“In Vietnam, internet changed everything,” said Minh, the man behind Vietnam News Agency’s new media technologies development, including a unique news application that runs on 500 different mobile phones. One of his innovative journalism projects included RapNewsPlus, which delivers news via rap music to a young audience.

Minh, who said he stopped reading newspapers and watching TV “a long time ago,” said his news organization is seeking to find new ways to make news interesting to a young, digitally connected audience.

Mi, whose online company teaches English to 20,000 children from China by connecting them with 2,000 instructors in the U.S., said she and other digital entrepreneurs have benefitted from a massive domestic market as well as policies in China that help people with innovative ideas to launch startups. Mi founded VIPKID in 2013 and it has quickly become one of China’s leading education startups, growing 40% month over month and attracting international investors and venture capitalists.

But while some in the region are reaping the benefits of an interconnected world, East Asia Pacific is also home to 30% of the world’s offline population – second highest after South Asia. The region has six of the top 20 countries with the highest number of people offline, with China and Indonesia together accounting for nearly 80% of the entire offline population in East Asia Pacific.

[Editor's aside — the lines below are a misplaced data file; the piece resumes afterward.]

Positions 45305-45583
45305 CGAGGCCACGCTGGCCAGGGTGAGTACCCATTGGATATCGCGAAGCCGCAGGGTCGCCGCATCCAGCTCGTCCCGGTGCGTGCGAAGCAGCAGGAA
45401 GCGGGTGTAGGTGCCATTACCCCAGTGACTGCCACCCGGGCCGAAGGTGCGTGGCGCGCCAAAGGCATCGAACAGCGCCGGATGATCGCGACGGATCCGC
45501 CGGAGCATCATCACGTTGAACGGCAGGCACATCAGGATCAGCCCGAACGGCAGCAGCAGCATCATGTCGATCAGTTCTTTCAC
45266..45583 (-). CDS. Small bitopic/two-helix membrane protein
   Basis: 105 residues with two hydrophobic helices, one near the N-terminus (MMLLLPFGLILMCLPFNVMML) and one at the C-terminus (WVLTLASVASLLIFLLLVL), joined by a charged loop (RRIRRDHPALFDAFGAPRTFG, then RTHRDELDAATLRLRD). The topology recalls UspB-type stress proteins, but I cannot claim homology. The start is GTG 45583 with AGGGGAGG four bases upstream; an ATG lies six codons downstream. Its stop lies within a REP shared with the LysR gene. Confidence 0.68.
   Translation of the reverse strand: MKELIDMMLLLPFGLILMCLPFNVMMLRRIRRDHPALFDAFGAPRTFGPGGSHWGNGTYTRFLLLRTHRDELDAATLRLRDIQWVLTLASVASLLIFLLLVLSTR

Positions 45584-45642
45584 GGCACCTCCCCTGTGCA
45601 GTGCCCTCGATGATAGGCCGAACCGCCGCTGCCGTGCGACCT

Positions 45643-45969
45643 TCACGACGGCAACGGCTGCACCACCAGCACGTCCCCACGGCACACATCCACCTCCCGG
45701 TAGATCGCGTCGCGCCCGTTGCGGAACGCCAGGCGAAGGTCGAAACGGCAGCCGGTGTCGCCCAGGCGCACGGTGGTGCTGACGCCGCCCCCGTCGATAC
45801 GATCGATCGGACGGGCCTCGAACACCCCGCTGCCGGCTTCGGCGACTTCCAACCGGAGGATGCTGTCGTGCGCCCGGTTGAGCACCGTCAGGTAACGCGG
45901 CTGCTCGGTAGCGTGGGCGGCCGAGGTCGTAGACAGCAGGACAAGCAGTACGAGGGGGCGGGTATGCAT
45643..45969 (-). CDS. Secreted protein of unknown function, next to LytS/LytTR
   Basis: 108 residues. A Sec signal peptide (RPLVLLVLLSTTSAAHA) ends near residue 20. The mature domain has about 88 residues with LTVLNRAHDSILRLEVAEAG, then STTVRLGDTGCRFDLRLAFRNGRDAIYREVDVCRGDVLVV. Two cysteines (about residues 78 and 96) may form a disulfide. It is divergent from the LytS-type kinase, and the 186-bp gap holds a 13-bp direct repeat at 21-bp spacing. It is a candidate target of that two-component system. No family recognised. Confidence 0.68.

Lopes said the lack of internet is hurting his country and makes it hard to attract investors. For example, he said a major hotel chain saw great potential in Timor-Leste but said they did not want to invest until there was better internet access. In addition, he said the lack of internet access impacts the education of children, efficiency of government services and access to healthcare.

The internet has great potential to promote development in the region, but the digital revolution still depends on strong analog foundations.

In many countries, one of the greatest challenges is building the infrastructure and making internet universal, especially in rural areas.  Plummer said there were many innovative ideas being investigated to expand broadband to underserved rural areas – everything from balloons to drones to solar-powered boosters.

“But to usher in true connectivity, it will take a lot of flavors and a lot of creativity and a lot of investment,” Plummer said.  He said countries needed to include an information and communication technology (ICT) element in their national development plan. That will allow them to expand all types of infrastructure – from roads to electricity to internet access – at the same time.

In addition to helping with infrastructure and regulatory reforms, the World Bank Group is increasingly integrating ICT components into projects in education, health and governance to boost connectivity and create opportunities for improved prosperity.

As infrastructure improves and the pace of internet access picks up in poorer countries, a nation like Myanmar, which is liberalizing its telecom sector, could soon become one of the fastest-growing internet markets in the world.